Upscale growth was already occurring to the south, so we went south to Brookville and then east to I-135 just west to Salina. Rather than keep moving east ahead of it, I decided to call the chase and head to Hays for the night behind the MCS. We took cover under the I-135 overpass to let a hail core pass. We were completely on the shoulder, which was on the left side of the road, but some other idiots blocked part of the right lane and a complete selfish moron decided to stop in the left lane, completely blocking traffic. A short time later, a police officer came through and cleared out those who were blocking lanes.

Once the hail had passed to the east, we went north on I-135 and west on I-70. The crosswinds were incredible, and we saw three separate tractor trailers blown over, likely when the tornadic circulation had come through. When we passed through Wilson, we saw a highway sign bent and twisted. When you see these things, there's always the possibility it's been that way for a while, but we also saw some shredded greenery in the same area.
 

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I forgot to add the most important part to my report, or maybe I was just blocking it out… We probably could have made it in time for the tornado if we hadn’t stopped for food and gas… I was so far away from the storm that the whole effort seemed futile, and what’s 15-20 minutes when you’re already so far away, and haven’t eaten or even had more than a cup of water on the flight… But in retrospect, I wish we had just kept blasting west and saved the food and fuel for later.

For me it’s not a chase if I don’t have something to ruminate over and second-guess myself for.

On the other hand, I can be George Costanza and do the opposite, and be grateful that I saw anything at all, always tough to do on fly-in day…. Certainly an eventful day, hard to believe it had started back home in the Philadelphia area at a 6:45am Mass and ended in Hays KS after seeing a supercell and driving around overturned tractor trailers in high wind and hail.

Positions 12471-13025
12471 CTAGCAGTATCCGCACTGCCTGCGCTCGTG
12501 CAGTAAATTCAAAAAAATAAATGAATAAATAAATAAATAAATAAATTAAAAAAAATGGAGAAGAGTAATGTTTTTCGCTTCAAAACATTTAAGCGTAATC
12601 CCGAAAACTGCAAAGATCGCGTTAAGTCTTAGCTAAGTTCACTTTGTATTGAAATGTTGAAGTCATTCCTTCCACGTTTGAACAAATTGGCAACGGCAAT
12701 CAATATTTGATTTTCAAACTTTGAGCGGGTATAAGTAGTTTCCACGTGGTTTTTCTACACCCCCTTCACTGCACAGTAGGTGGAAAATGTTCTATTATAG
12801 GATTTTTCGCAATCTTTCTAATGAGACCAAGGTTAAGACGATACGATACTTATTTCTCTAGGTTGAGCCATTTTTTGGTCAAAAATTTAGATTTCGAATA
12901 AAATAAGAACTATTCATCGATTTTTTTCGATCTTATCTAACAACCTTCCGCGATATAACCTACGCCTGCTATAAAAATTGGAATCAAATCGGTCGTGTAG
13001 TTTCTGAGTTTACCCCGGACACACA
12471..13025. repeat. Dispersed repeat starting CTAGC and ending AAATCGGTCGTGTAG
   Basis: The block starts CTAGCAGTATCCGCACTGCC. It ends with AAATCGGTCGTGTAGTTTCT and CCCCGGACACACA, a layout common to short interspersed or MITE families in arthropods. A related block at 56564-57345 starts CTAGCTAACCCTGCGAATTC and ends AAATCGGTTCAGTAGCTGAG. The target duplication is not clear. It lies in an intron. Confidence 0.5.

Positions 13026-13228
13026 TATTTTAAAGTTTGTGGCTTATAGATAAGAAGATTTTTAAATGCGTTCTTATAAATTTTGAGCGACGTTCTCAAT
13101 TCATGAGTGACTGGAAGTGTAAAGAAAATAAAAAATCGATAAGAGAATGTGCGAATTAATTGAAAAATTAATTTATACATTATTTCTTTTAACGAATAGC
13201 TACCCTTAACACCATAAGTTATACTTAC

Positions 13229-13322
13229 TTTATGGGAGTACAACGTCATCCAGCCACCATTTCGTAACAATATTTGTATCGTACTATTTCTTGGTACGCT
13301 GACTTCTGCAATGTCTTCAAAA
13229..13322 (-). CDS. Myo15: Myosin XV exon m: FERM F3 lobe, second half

Made my way to Woodward by mid-afternoon and considered going out to the panhandle to chase Tail End Charlie, but stuck to my guns when initiation took place near Canadian, Texas. I meandered my way south of my location and ended up near Higgins, Texas when three initial cells merged into one. It slowly made its way east, developing structure that rivaled some of the best I've seen. I stayed along with it until it went to Butler, then I dropped south a bit so I could see due to its HP nature. Of course, that guarantees a tornado will produce and sure enough near Custer City it put down a wedge (I believe), which I missed. Ran into a family member and basically chased in separate vehicles with them which changed the nature of my chase because they wanted to avoid hail, wind, etc. but that's ok I had fun anyways. One of the most fun chases in recent memory.

Edit: Just wanted to add, it was one of those "Drive four hours away only to have tornadoes touch down five miles from your house" days. :rolleyes: 😜

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Targeted western Oklahoma for day 1 of this years chasecation; followed this storm from beginning all the way through Custer city until sunset. Captured the large wedge tornado and had plenty of structure in between. A great start to what became a very memorable week with 4 tornado days out of 7 days of chasing
 

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Finally finished this one. One of the more "perfect" chases in recent memory. Drove a few hours west, almost screwed up navigation, recovered, saw structure, saw a whhhedge, then a couple more tornadoes closer to home before ending up 45 minutes from my house.

Chase recap is posted

Custer City Wedge View.jpg20240519-Supercell_Structure_in_Western_Oklahoma.jpg